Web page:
A conservation story told by Gary Balfour and David Bygott
Twenty million years ago, a mountain that never had a chance to be named led to the creation of one of the most beautiful and exciting places on Earth for African safari-goers.
At that time, the landscape of eastern Africa was rich with geological activity. Pressures had been building for tens of centuries along two tectonic plates, reaching a point where a series of earthquakes, splits, and faults resulted in the formation of what is now known as the Great Rift Valley. Over the millennia, this activity also fueled volcanic eruptions, creating massive mountains, including Mount Kilimanjaro, Mount Meru, and that other, unnamed mountain.
All three mountains were believed to be the size of what Mount Kilimanjaro is today. Later volcanic activity shortened Mount Meru, whose foothills give home to the town of Arusha, Tanzania. Today, if you travel to Arusha by road from Kenya via the Namanga border, you can follow the slopes on either side and picture the huge part that is now missing.
It is estimated that the third mountain was first formed about three million years ago. Volcanic activity continued until about 2.5 million years ago, when the cone became so heavy that it could no longer support its own weight. It came smashing down upon itself, causing a massive caldera. There are many calderas around the globe, but most were damaged upon creation, with one or more sides destroyed. Others were flooded and have become spectacular natural lakes. But in Tanzania, this caldera remains a complete bowl. The lake at the 102-square-mile floor is large enough to support a variety of life but does not flood what we now call the Ngorongoro Crater.
Ongoing volcanic eruptions during this period frequently sent towering plumes of ash into the air. This ash served two important purposes as it settled: first, it created the rich, fertile soil that eventually led to an ecosystem that supports more than thirty thousand resident mammals and countless other creatures in the crater alone. Secondly, it preserved important archeological artifacts, such as the remains of Paranthropus boisei (previously known as “East African Man”), at Olduvai Gorge.
The modern-day Ngorongoro Crater remains as amazing as it must have been at its birth. Home to almost every species of African mammal, it is possible to see the “Big Five” (lion, leopard, elephant, buffalo, and rhinoceros) in a single game drive. In 1997, two black rhinoceroses from South Africa were introduced to the crater alongside the indigenous ones — whose numbers had dipped to twelve, only two of which were adult males — in hopes of augmenting the species’ gene pool. Fortunately, because of the limited access down the two-thousand-foot walls to the crater’s floor and strict management by the Ngorongoro Conservation Area Authority, poaching is not a serious problem in Ngorongoro.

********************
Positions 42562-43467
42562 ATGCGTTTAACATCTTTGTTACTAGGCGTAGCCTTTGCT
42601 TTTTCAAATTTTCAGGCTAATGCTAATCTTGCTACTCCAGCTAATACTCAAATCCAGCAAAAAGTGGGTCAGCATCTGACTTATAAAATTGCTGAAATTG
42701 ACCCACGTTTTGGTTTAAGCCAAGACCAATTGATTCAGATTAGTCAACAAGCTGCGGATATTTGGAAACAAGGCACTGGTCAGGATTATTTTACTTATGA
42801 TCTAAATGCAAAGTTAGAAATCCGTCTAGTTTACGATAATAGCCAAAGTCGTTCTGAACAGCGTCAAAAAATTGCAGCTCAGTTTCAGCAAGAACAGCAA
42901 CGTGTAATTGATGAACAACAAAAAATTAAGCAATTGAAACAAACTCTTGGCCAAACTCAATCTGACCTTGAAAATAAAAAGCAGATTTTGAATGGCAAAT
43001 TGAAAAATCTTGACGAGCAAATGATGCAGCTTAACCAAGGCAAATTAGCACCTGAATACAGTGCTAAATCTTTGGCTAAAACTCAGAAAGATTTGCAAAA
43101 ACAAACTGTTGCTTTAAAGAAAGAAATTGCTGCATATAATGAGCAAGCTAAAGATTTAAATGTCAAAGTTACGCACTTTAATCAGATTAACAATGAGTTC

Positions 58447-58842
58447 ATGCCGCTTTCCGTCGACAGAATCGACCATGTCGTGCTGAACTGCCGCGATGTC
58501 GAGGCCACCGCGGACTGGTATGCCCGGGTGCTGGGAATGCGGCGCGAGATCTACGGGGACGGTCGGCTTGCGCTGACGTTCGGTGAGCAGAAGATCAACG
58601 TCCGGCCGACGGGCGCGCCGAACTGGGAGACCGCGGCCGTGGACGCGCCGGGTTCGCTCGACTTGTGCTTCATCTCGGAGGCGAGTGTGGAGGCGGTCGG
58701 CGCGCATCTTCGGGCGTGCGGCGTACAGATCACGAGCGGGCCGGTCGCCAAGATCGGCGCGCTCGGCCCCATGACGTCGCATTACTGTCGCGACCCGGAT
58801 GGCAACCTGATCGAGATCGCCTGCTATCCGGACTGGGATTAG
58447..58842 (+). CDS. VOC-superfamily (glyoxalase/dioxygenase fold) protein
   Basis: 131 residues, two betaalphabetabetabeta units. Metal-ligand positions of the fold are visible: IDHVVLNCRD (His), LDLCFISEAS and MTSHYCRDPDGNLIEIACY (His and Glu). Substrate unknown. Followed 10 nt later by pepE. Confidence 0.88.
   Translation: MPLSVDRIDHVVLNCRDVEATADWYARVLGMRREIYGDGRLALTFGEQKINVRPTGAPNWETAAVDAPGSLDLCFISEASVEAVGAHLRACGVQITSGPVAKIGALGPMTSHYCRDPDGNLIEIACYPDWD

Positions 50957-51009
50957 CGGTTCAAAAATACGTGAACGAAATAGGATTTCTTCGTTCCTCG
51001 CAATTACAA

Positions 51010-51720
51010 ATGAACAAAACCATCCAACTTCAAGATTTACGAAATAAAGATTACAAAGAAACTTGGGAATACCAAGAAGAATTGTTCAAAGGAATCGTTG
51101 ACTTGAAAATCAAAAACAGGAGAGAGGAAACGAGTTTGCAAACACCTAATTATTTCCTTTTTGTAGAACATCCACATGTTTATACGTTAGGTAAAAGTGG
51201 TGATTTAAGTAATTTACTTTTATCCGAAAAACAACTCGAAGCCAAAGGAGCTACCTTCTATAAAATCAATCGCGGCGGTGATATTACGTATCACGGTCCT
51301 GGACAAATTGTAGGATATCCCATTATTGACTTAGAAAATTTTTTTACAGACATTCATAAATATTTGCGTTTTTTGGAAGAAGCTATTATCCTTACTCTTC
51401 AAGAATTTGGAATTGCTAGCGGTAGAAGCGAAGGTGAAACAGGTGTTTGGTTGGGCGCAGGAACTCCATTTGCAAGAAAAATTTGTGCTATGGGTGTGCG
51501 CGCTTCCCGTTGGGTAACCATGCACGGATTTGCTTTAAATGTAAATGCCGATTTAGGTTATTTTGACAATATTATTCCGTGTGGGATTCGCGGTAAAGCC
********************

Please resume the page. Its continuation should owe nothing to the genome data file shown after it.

It is believed that hippopotami migrated to the crater hundreds of years ago from Lake Manyara, traveling up the Great Rift Valley escarpment, through what is now the village of Karatu to the rim of the crater, and then back to the floor. All of the elephants in the crater today are bulls. They make the trip in search of the rich minerals found in the grasses and the soda lake, Lake Magadi, at the crater’s center. The females and calves remain at the rim, which is lush with vegetation.
For predators such as the big cats, the crater is a big dinner bowl. Finding a meal is seldom a problem.
However, the limited gene pool and in-family breeding does lead to risk of devastation from disease. In the early 2000’s, the lion population was seriously affected by sickness. Fortunately, the health of the prides has improved, and they have grown in number so that the balance between predator and prey continues.
Most of the mammals found in the crater are year-round residents and do not join the migrations that their cousins enjoy. The story is a bit different with the birds of the region. The large flocks of lesser flamingos that can sometimes be found in the crater travel between Lake Magadi, Lake Natron, Lake Eyasi, and Lake Ndutu.
One of the animals that you won’t find in the crater is the giraffe. There are differing theories as to why this is. Many point to the lack of adequate vegetation for these browsers, while others insist that the steep trails leading from the rim are impossible for the giraffe to navigate.
The Ngorongoro Conservation Area comprises the Ngorongoro Crater, two smaller craters (Empakaai and Olmoti), eight extinct volcanoes, and part of the Serengeti plains. The Ngorongoro Conservation Area, Serengeti National Park, and Kenya’s Maasai Mara make up the Serengeti Ecosystem. During the first few months of the year, depending on the rains, the animals of Africa’s Great Migration may swing southward far enough for the herds to spend time in the conservation area.
A unique aspect of the Ngorongoro Crater is that it is not only a site of interaction with wild animals but with humans and domestic animals as well. For generations, the Maasai have led their herds of cattle down to the crater’s floor to graze on the mineral-rich grass. Guests at local lodges often awake to the sounds of clanking cowbells as Maasai warriors guide their most prized possessions past the lodge and down the steep trails. It is estimated that more than fifty thousand Maasai live in the Ngorongoro Conservation Area.
Evidence of the Maasai’s use of the crater goes back more than a hundred years. Presently, an ancient fig tree remains reserved for the Maasai and Datoga peoples as a spiritual place where they — like their ancestors before them — visit to pray for their children and cattle.
In 1979, the United Nations Educational, Scientific, and Cultural Organization (UNESCO) added the Ngorongoro Conservation Area to its World Heritage Site list. The crater is often referred to as the “Eighth Wonder of the Natural World.”